The Snark Zone: Letters from the Editors
Theryn “Beaver” Fleming
Photo Credit: Steve Rotman
A few months ago, when VIDA: Women in Literary Arts published stats with respect to the gender disparity of book reviewees and reviewers (they’re primarily male in case you hadn’t guessed) in a number of major publications and Twitter exploded with either “ohmigod, how can this be?” or “duh, obviously,” I did a quick perusal of Toasted Cheese’s authors for 2010 and tweeted:
Granted, these weren’t stats for reviews, but for creative nonfiction, poetry, and short fiction. But still, there it was. Our numbers were nearly equal. I decided [insert portentous music here] that this would be a good topic for a Snark Zone.
Then, just last week, VIDA released another count, this one a breakdown of the Best American anthologies. In this case, both the essay and poetry series were heavily weighted male, while the short story series was closer to equal. The data also reveal that even when the guest editor is a woman, often a majority of authors are men.
Also: Esquire republished a list of “75 Books Every Man Should Read” that only included one book by a woman, and V.S. Naipaul declared that all women writers are inferior to, well, him. What year is it again?
Obviously, I can’t control how much (or little) women writers are valued. I could take to Twitter, and rant about male bias, but considering my lack of followers (aside: what’s up with that? as an editor, shouldn’t I be more popular? why aren’t all you nice people
sucking up to following me?), I’d be ranting into the abyss.
But I, along with my fellow editors, do have control over what’s published in Toasted Cheese. And with that control (muahahaha!), we’ve somehow managed to publish a fairly diverse assortment of writers, not just with respect to gender, but also experience, age, education, sexual orientation, ethnicity, nationality, religion, etc. Perhaps most gratifying, given the difficulty some of the more established publications seem to have achieving any diversity at all, is that this has happened rather organically.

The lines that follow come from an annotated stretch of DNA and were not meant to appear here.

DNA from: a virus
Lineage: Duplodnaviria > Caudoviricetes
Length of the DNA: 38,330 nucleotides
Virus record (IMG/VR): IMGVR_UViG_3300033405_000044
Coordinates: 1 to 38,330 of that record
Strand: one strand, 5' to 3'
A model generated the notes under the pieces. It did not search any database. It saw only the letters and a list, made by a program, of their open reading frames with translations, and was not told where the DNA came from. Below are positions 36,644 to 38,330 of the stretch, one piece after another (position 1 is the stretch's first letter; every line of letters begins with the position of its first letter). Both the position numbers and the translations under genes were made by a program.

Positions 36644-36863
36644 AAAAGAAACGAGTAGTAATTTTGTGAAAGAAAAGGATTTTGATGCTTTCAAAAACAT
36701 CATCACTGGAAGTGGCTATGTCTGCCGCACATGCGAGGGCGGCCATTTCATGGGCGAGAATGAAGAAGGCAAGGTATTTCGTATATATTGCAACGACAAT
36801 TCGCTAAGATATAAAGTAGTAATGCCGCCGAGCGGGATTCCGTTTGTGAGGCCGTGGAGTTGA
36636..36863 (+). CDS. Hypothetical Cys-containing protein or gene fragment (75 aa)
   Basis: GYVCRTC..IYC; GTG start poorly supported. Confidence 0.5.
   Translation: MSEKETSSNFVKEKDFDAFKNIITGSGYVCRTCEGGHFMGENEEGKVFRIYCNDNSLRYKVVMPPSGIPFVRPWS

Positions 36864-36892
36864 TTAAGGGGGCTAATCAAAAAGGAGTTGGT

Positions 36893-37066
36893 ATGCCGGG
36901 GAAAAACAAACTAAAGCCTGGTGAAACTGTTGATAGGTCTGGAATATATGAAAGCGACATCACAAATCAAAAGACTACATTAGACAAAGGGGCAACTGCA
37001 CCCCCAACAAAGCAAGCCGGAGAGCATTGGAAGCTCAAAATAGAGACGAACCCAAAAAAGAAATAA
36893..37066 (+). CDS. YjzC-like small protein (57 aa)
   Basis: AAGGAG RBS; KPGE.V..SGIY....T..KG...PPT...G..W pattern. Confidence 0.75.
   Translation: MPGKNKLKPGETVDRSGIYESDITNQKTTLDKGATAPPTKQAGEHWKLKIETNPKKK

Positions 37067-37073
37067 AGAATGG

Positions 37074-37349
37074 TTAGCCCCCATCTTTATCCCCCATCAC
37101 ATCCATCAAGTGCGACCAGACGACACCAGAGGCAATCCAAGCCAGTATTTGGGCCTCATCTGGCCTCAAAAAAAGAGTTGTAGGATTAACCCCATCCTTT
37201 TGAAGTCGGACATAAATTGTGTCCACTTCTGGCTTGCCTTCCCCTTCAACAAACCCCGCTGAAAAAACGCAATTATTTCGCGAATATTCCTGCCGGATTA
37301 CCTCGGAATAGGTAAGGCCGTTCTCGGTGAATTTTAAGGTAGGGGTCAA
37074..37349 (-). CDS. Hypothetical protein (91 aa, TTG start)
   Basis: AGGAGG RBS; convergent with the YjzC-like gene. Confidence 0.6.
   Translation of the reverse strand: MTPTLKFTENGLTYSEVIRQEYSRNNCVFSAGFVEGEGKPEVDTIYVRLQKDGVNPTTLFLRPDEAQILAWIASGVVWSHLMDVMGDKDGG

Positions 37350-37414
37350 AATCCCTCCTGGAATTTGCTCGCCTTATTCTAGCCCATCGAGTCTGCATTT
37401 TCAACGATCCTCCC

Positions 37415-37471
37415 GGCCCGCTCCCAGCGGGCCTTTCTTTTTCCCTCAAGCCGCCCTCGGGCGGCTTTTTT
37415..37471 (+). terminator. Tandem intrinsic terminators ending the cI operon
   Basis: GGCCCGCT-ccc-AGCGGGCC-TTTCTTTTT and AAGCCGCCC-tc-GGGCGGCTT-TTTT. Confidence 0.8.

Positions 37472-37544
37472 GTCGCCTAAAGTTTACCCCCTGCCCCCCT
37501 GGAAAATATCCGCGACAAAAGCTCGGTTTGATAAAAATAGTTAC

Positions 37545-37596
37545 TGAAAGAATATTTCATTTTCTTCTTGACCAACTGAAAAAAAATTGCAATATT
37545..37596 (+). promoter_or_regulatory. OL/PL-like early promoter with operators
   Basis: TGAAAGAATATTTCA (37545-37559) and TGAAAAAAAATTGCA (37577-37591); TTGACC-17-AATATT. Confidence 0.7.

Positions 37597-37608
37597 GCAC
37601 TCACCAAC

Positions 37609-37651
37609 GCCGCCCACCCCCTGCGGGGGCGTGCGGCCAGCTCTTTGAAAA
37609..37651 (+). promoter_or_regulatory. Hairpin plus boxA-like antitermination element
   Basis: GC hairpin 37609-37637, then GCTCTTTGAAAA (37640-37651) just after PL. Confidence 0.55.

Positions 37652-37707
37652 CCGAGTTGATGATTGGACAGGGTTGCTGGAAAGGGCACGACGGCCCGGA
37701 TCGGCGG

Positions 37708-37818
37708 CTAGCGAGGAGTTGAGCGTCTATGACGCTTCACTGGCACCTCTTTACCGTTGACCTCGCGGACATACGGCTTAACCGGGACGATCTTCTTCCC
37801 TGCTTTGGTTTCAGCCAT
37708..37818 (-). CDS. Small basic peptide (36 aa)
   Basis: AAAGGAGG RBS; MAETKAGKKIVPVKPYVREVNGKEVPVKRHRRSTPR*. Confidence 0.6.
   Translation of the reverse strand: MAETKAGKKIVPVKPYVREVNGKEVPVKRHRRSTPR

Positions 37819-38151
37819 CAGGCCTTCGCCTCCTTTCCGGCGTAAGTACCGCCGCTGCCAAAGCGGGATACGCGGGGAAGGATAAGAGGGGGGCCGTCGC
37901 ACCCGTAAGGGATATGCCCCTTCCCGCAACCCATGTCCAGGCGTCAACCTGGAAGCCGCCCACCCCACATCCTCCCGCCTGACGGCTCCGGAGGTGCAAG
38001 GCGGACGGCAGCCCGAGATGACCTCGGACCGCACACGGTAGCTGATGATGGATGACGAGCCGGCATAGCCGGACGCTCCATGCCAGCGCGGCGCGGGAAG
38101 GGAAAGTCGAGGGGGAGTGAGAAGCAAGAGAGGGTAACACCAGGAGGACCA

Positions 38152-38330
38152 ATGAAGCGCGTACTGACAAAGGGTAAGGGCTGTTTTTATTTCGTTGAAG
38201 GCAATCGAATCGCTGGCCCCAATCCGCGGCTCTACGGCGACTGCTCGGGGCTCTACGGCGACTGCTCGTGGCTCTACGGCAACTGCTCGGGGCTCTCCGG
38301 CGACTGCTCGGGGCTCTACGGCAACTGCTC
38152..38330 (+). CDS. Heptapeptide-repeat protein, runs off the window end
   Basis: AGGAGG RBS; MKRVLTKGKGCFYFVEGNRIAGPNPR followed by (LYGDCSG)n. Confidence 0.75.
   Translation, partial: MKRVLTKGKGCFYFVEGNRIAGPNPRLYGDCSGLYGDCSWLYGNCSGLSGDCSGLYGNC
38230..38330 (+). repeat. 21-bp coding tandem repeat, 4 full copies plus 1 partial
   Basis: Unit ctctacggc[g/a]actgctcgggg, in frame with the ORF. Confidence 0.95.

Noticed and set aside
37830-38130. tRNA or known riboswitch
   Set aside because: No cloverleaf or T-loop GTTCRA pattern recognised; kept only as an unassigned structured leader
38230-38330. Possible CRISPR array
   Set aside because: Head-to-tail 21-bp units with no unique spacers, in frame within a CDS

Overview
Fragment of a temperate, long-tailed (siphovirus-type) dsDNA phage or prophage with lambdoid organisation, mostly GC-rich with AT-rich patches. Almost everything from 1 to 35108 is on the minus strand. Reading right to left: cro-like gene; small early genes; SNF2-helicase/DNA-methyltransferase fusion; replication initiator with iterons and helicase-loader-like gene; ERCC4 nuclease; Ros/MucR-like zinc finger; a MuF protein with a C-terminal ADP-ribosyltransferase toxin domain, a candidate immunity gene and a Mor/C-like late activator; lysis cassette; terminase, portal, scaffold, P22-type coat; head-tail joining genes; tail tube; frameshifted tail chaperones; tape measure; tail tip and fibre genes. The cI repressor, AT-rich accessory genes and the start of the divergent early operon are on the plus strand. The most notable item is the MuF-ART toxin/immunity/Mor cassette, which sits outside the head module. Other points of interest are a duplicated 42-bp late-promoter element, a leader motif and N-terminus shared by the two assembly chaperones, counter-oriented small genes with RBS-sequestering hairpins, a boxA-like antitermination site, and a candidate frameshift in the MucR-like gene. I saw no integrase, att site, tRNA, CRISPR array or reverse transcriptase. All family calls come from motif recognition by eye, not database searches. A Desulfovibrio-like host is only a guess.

One of the things editors said in response to the VIDA stats was that they publish more men because they get more submissions from men. And maybe to some extent, this is true. Because if you’re a writer and you’re doing your market research and you’re asking yourself is this publication going to be a good fit for me, for my work, and you see that nearly all the bylines in Publication X are male and you’re not, then maybe you’re going to decide to submit to Publication Q instead, which while perhaps not as well-known, has a better track record when it comes to gender diversity. So maybe that is a part of it, but it isn’t the whole story, because many of the major publications aren’t publishing much slush anyway. They’re soliciting work, that is, choosing who they ask to write for them.
In contrast, Toasted Cheese has been built on unsolicited work. In the beginning, we didn’t really have much of a choice; we had no networks to tap into. We were then, and still are in many respects, outsiders. Not just because we were founded by women (which, apparently, is notable) and have always had a predominantly female editorial board, but because we’re not based in a publishing epicenter, we’re not affiliated with a larger organization, we haven’t been on the receiving end of any angel funding (but, you know, if you have a million to spare, call me). And while not being close enough to mix and mingle with the cool kids or having the affiliations and funding that would give us the cachet that would be a draw for A-list writers can be a disadvantage, in terms of diversity, I think it’s an advantage.
Toasted Cheese was a blank slate at its inception ten years ago, and to a certain extent, we’ve let our writers decide what they want it to be. Yes, we decide what goes into each issue. But without submissions, we’d have no decisions to make. It’s the writers who’ve chosen to submit to us that have given us the raw material, the opportunity to be what we now are. And that is, I hope, a place where writers of all backgrounds feel welcome.
Drawing attention to gender disparity in literary publishing is admirable, but it’s just one strategy. Another is to support the publications that are already doing what you wish the major publications were. Spread the word about them. Subscribe. Donate. Volunteer. And most of all, if you’re a writer, submit to them. Because it’s not enough just to create alternatives. To effect real change, the new venues need to be where everyone wants to be. And that requires putting your writing where your mouth is.